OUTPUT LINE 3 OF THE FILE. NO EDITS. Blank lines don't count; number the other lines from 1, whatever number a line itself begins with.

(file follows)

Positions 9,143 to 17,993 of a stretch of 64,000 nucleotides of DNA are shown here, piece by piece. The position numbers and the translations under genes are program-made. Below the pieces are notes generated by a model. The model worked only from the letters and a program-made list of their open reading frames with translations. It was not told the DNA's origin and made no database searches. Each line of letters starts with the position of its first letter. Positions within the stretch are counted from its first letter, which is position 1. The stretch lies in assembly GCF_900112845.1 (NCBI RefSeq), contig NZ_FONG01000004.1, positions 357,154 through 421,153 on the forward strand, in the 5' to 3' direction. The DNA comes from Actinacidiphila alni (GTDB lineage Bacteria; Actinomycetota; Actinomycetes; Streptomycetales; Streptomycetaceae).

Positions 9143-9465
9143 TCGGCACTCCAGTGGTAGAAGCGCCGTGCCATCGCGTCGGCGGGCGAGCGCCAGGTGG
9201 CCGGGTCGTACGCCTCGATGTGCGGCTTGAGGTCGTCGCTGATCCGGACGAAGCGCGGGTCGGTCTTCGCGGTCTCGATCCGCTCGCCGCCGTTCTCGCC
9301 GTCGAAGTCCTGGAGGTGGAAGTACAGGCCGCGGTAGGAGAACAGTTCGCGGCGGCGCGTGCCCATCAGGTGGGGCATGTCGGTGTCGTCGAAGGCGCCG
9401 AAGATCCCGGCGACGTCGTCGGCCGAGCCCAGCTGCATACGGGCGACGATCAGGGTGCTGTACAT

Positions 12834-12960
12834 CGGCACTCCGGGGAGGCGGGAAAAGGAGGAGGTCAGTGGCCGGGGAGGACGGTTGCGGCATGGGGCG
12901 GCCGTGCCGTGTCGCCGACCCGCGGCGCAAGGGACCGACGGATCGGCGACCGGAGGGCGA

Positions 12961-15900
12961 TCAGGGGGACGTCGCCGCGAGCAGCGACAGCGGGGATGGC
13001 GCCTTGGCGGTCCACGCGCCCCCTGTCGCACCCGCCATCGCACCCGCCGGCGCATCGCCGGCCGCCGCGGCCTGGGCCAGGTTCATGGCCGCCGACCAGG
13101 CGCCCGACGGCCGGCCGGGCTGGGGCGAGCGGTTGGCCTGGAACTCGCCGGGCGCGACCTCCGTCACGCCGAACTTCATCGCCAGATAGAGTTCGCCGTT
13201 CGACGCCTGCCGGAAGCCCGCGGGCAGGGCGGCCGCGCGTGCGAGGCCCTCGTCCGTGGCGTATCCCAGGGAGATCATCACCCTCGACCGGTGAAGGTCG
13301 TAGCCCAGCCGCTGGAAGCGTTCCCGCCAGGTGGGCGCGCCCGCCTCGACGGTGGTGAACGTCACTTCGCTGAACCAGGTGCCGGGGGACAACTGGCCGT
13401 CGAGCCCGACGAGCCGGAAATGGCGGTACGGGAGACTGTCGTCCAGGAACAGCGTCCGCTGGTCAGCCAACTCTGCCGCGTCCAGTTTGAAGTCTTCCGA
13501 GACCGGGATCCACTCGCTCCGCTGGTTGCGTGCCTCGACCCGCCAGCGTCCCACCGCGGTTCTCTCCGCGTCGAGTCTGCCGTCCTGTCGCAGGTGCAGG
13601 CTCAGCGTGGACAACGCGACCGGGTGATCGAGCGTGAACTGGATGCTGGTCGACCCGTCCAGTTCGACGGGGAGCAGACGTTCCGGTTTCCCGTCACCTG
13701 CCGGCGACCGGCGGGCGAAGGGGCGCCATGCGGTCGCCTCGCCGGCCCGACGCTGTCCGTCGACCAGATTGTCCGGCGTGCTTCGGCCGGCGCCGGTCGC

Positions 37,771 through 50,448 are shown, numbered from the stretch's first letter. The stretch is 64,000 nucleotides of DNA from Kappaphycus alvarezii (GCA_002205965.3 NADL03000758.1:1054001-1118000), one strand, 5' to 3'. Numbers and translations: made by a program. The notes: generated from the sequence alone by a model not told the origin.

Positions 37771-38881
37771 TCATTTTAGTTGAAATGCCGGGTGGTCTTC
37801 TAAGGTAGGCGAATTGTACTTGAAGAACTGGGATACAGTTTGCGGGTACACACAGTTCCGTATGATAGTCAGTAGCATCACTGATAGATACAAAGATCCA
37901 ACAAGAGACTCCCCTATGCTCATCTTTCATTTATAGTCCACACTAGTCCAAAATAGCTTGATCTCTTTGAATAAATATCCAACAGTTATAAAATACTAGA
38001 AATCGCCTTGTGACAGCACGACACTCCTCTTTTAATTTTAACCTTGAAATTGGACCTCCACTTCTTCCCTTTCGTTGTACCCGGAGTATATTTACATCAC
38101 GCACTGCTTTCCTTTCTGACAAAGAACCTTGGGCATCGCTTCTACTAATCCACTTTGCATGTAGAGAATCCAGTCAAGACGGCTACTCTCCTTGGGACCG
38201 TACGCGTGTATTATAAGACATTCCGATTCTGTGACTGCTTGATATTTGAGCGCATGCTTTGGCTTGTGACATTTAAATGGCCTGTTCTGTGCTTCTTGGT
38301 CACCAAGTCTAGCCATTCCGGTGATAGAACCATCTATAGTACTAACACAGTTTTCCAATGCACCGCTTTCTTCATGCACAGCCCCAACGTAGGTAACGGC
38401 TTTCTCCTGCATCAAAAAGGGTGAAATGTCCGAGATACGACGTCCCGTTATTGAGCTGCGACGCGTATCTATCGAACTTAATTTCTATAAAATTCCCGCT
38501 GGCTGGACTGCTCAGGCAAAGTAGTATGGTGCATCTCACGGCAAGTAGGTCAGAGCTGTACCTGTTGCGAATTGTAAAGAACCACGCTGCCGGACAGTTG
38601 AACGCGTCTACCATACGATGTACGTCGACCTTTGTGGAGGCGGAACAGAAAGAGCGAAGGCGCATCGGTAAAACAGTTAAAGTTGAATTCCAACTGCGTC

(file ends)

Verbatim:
9143 TCGGCACTCCAGTGGTAGAAGCGCCGTGCCATCGCGTCGGCGGGCGAGCGCCAGGTGG